Pat MurphyAn interesting new American poll, conducted by the firm Fabrizio, Lee & Associates, surveyed Republican voters to ascertain what they want from their party going forward.

Bottom line: They still like Donald Trump – a lot.

The poll’s analysis sees the Republicans as consisting of five separate tribes, four of which are well disposed towards Trump. And the hostile tribe – designated as Never Trump – is the second smallest, accounting for only 15 per cent of Republicans.

Overall, some 88 per cent approve of Trump’s performance as president. That, mind you, doesn’t mean that all those who approve of him want him to run again. But it does indicate a strong base of support.

Responding to the question of who to vote for if a presidential primary were held today, 51 per cent picked Trump. None of the other 15 listed candidates broke double digits. Hypothetically, Trump would sweep the field.

Of course, there’ll be no primary before 2024. And much can happen in the interim.

Trump’s grip could erode as passions cool and time passes. His health could visibly fail. He could decide he’s not interested in running again. Or the New York investigation into his pre-presidential finances could yield politically disabling results.

Then there’s the question of what would transpire if Trump isn’t a candidate. Current data indicates two things:

First, there’s no heir apparent. Mike Pence may be the former vice-president but he doesn’t in any sense dominate the prospective field. He’s not the presumptive leader.

And second, there’s no opportunity for anyone who chooses to run as the anti-Trump. Establishment figures like Mitt Romney have limited appeal. By a margin of better than four-to-one, poll respondents self-identify as Trump Republicans rather than Bush Republicans.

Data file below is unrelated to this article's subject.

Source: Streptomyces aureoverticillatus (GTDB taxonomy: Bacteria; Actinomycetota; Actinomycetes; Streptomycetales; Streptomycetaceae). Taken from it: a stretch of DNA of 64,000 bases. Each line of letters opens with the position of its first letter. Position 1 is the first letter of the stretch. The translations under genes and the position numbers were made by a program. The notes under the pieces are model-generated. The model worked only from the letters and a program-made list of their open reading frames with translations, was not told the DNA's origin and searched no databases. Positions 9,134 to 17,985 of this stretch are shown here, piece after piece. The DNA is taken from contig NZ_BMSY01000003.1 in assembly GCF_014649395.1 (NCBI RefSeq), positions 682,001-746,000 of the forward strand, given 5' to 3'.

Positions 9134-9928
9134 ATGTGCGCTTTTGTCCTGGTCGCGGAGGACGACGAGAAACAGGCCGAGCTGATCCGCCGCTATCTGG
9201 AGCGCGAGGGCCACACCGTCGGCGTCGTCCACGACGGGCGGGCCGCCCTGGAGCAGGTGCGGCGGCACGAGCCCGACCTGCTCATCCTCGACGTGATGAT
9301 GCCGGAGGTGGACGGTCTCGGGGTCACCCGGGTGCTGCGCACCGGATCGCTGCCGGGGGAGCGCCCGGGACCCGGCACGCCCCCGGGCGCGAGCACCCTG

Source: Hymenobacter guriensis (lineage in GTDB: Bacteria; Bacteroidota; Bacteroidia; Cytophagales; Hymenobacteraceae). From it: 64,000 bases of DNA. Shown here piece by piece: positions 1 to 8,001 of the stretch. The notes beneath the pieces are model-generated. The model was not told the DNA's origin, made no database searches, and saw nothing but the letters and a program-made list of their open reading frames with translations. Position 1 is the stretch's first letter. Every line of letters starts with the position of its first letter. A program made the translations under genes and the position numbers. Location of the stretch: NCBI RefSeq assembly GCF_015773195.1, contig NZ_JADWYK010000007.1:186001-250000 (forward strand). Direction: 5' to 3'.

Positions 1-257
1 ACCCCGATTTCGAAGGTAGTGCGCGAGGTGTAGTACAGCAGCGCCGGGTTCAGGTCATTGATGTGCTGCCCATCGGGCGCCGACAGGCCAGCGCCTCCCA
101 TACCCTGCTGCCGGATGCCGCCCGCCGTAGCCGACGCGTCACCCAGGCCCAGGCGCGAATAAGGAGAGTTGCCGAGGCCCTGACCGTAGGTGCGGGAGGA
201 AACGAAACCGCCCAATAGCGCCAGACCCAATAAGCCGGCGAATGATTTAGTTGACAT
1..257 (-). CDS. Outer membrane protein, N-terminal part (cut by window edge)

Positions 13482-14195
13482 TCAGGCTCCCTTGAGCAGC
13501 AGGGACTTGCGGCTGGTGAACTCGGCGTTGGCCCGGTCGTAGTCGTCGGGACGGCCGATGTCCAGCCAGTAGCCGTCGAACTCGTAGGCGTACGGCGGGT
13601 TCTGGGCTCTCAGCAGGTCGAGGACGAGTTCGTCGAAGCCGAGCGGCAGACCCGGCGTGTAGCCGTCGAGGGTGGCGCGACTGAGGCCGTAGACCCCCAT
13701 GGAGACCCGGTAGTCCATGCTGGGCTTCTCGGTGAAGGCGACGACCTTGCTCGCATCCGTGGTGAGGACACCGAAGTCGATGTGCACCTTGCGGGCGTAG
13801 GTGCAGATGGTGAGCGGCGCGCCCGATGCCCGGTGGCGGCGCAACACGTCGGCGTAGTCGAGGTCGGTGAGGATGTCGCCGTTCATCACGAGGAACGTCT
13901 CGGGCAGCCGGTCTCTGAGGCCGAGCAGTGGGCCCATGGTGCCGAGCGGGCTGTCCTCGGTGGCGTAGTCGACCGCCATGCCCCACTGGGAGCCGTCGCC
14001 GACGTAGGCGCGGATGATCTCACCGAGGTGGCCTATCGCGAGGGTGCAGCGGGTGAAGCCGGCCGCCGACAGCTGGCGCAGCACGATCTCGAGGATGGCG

This has implications for anyone choosing to run. At minimum, it requires avoiding any significant or sustained criticism of Trump.

While it may not be necessary to emulate his personal style or attempt to cast oneself as the second coming, generating outright hostility would be fatal. Neither he nor his diehard supporters would stand for it.

Absent Trump, the Republican field will likely be large.

Some will be repeats from 2016 – for instance, Florida Sen. Marco Rubio and Texas Sen. Ted Cruz. Running for president can get in your blood, particularly if ambition came calling early.

Pence will almost certainly give it a go, as will former governor of South Carolina and UN ambassador Nikki Haley.

And Florida Gov. Ron DeSantis is a rising dark horse. A graduate of Yale and Harvard, and an Iraq War veteran, DeSantis is America’s youngest current governor. He’ll be 46 in 2024.

Trump likes him and he polls well among Trump supporters. Even Jeb Bush – the antithesis of Trump in Republican circles – is a fan.

But will the nomination be a desirable prize in 2024?

Many commentators believe the Republicans’ best days are behind them. Democrats currently control the presidency and both congressional houses. In addition, inexorable demographic trends will steadily amplify that advantage.

Still, a prudent observer would examine all the facts on the ground. And the reality is that the Democratic triumph in 2020 was iffier – and thus more fragile – than one might think.

Presidentially, the combined margin in three critical states – Arizona, Wisconsin and Georgia – was less than 43,000 votes. So if just a fraction of a percentage point had strategically shifted in those three states, Trump would’ve flipped them, creating a 269/269 electoral college tie.

In that circumstance, the presidency would’ve been decided by the House of Representatives, with each of the states having a single vote. And as Republicans held the majority in 26 of the 50 state delegations, Trump would’ve been re-elected.

As for the Senate, it’s actually 50/50. Democratic control is purely a function of the sitting vice-president getting to break ties.

The House, meanwhile, saw unanticipated Democratic losses. While they still hold a majority, it’s very slender and might disappear in the 2022 midterms.

Below the federal level, the Republican position is even stronger. Despite significant financial investment, Democrats failed to flip a single state legislature. In fact, the Republican advantage at the state level was marginally enhanced by the 2020 results.

So the 2024 Republican nomination will be a prize worth winning. It won’t be an automatic ticket to the White House but neither will it be an also-ran consolation prize.

Troy Media columnist Pat Murphy casts a history buff’s eye at the goings-on in our world. Never cynical – well perhaps a little bit. For interview requests, click here.

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